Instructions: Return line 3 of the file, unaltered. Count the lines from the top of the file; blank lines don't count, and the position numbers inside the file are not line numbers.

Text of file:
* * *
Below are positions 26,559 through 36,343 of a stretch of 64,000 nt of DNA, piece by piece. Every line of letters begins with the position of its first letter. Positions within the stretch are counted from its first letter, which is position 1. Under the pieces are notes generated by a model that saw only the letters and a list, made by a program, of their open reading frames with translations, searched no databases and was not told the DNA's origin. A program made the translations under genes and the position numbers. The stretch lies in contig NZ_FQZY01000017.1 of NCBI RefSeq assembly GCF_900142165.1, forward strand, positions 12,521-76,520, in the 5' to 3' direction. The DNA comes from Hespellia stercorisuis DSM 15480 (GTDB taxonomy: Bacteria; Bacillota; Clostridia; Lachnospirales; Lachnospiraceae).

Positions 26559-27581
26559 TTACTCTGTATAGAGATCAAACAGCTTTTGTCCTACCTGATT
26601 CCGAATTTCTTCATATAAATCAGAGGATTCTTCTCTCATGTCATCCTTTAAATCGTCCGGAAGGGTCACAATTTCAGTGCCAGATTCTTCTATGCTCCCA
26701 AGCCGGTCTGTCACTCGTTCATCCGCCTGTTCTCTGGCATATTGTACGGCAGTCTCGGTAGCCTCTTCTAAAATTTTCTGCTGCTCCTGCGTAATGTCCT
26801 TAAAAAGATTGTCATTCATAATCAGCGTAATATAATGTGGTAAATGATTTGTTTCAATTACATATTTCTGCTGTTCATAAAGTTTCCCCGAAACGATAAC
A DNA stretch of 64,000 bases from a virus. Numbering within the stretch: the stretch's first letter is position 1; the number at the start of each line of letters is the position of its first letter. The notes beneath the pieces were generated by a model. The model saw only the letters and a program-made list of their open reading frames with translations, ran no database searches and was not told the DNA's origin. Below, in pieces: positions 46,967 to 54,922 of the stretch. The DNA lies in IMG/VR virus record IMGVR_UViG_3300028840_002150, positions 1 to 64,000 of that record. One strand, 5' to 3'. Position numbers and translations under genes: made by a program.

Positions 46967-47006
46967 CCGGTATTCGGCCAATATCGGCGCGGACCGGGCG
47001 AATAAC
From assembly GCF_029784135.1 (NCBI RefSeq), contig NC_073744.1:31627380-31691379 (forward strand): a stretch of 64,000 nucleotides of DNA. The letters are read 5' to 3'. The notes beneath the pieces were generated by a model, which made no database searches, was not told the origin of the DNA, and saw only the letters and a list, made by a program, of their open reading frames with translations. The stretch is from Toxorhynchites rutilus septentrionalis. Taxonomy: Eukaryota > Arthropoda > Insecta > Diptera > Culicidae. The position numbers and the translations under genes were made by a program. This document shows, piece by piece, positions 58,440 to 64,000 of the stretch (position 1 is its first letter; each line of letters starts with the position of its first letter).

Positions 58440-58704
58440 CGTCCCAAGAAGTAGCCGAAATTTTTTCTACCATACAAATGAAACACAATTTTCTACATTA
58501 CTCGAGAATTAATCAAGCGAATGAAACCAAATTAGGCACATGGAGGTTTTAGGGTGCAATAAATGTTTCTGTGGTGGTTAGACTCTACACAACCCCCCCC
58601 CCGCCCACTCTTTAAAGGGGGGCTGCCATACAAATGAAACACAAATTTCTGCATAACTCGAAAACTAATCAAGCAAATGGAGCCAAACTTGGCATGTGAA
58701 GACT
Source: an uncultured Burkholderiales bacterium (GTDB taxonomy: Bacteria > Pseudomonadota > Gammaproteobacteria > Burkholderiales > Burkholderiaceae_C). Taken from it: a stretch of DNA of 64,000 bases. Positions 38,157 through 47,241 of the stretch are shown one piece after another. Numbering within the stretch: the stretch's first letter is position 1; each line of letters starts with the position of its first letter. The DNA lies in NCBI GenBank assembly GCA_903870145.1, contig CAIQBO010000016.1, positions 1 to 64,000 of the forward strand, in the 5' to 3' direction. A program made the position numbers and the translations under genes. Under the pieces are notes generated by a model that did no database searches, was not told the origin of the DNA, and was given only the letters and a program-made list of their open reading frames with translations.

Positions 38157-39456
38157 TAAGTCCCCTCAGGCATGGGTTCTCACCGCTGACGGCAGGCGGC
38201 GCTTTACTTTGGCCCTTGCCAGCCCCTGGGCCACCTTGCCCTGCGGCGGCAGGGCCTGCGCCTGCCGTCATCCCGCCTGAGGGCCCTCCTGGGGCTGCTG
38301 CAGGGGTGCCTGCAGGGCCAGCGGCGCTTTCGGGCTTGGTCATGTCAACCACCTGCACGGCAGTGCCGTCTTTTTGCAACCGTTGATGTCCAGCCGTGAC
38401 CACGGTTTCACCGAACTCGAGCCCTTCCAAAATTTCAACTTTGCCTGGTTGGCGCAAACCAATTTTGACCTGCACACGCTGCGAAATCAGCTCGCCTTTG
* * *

26559 TTACTCTGTATAGAGATCAAACAGCTTTTGTCCTACCTGATT